Plan for lower emissions, more effective and cheaper glass recycling
6 October 2022
The Glass Packaging Forum (GPF) has unveiled a plan to improve glass recycling which is cheaper and more convenient for consumers than the proposed container return scheme (CRS), and better for the environment with less than half the emissions of the status quo or the CRS.
The GPF’s Scheme Manager Dominic Salmon says the proposal, commissioned from independent consultants Grant Thornton, could achieve an 87% recycling rate within 5 years.
“We already have a high recovery rate for glass bottles and jars in New Zealand but we can get it to 90% or more with 87% of that recycled within five years, through a fully industry funded Extended Producer Responsibility (EPR) scheme which has industry on board,” he says.
Grant Thornton’s report says the scheme will cost consumers just under half the cost of a CRS on a 12 pack of beer, at most 67.7c per 12 pack of beer compared with $1.43 for the proposed CRS. It also enhances the existing kerbside system for both bottles and jars, saving consumers from transporting their bottles to a supermarket for recycling as proposed by the CRS.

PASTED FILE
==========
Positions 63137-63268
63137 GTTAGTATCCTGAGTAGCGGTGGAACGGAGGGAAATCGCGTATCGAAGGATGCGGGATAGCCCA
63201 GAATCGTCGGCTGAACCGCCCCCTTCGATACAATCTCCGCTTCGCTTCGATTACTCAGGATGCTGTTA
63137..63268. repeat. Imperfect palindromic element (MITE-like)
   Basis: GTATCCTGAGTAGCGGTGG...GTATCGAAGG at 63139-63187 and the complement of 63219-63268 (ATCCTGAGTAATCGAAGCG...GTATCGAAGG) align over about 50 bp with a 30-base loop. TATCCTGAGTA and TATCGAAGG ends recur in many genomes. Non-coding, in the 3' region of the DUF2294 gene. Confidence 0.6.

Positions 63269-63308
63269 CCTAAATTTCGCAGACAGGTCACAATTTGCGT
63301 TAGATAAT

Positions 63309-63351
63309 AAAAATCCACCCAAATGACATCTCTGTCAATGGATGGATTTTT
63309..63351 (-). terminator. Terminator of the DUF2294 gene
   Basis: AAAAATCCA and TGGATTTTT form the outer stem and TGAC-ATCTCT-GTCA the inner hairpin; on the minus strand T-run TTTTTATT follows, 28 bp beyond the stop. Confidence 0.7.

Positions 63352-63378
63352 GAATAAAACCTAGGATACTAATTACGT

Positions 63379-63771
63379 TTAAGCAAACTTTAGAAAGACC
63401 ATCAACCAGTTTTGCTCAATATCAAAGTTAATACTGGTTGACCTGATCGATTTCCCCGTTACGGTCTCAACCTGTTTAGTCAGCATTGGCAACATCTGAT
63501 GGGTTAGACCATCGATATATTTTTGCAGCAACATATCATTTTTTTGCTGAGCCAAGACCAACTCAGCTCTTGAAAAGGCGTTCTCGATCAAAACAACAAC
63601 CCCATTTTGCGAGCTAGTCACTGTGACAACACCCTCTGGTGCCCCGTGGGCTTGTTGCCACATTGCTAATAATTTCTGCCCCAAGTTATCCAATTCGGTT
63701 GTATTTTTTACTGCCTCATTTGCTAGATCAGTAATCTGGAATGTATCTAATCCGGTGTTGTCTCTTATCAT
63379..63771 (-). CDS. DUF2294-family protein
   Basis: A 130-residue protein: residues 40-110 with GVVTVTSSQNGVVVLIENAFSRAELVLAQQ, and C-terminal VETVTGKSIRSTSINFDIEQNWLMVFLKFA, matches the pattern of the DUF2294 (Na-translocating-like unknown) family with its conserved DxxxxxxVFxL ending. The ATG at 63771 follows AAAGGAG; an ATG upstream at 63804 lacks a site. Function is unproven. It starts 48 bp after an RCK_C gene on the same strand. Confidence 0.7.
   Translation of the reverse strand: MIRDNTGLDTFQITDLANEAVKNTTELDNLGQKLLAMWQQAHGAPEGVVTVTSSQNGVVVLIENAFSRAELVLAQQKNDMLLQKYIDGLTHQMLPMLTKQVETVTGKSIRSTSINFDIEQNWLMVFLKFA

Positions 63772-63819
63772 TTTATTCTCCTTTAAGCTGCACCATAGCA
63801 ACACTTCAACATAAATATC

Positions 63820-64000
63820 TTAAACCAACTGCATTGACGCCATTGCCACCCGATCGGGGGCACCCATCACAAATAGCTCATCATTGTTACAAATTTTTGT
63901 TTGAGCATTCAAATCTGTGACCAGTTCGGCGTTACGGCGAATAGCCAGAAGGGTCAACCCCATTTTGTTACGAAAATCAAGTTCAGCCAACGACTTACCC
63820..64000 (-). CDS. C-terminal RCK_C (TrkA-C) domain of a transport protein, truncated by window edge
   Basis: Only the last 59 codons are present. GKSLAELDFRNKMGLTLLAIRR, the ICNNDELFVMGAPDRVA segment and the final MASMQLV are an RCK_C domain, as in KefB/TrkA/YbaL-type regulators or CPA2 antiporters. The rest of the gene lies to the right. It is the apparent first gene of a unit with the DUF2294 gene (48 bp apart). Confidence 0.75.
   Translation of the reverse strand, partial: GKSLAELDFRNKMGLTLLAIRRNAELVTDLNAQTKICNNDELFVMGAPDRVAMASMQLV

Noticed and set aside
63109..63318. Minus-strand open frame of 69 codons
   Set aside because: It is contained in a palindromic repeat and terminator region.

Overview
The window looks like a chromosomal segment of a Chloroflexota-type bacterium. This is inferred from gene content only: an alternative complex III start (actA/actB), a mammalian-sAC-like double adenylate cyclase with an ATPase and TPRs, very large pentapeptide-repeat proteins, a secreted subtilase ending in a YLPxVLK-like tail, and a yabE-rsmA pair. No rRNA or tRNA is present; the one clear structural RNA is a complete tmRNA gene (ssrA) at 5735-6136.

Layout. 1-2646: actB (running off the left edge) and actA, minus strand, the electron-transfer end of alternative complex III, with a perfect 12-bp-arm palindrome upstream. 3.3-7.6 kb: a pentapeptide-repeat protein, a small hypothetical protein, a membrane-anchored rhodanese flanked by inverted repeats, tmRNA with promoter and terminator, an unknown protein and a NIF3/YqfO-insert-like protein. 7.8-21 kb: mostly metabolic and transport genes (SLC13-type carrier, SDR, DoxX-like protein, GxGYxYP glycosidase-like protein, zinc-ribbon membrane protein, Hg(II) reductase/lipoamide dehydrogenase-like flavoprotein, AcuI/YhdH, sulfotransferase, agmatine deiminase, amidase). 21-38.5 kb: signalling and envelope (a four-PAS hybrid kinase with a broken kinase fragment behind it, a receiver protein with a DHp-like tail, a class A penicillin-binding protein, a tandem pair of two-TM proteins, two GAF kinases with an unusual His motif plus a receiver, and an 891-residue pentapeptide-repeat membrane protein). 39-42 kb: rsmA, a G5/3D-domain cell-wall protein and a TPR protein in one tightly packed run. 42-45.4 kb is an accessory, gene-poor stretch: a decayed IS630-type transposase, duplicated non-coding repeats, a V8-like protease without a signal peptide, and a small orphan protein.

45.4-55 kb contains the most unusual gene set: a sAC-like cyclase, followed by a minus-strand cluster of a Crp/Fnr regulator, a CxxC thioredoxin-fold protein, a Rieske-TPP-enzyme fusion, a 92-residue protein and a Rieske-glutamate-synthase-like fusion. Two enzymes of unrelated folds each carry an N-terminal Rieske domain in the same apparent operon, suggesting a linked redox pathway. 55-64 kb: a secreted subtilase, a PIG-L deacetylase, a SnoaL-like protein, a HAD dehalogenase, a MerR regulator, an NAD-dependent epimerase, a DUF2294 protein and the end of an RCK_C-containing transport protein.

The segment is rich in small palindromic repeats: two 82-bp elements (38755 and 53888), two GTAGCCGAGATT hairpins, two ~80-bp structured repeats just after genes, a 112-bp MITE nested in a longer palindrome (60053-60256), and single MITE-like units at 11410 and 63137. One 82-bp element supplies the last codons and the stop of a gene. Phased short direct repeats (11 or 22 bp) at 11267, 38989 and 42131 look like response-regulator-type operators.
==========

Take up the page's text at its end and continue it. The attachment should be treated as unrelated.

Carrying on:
The report’s lead author Michael Worth said their work was guided by circular economy principles.
“We aimed to design a scheme which prioritises the most circular outcomes for glass and the best emissions profile. Despite aiming to collect more glass, our modelling of the proposed CRS showed reductions in the quality of glass which could end up recycling less glass back into bottles, the key circularity measure,” he says.
Dominic says the GPF has consistently requested glass be excluded from any CRS in New Zealand because it’s not the best way to increase its recovery and recycling rate. “The proposed CRS was designed as a one-size-fits-all solution. We believe glass requires a different approach and Grant Thornton’s work reiterates that with far lower emissions,” he says.
In other countries such as England and Northern Ireland, glass is being excluded from container return schemes (also known as bottle return schemes) and will be managed through an EPR scheme instead due to the impact on emissions, he says. “Many European countries achieve high recovery and recycling rates for glass through industry-funded schemes, such as the one we are proposing, so it’s a proven concept.”
The report has been submitted to Government for feedback, Dominic says. “It is a valuable contribution to the conversation on improving New Zealand’s glass recovery and recycling rates while reducing emissions. We urge the Minister for the Environment and the Ministry to take this report into account.”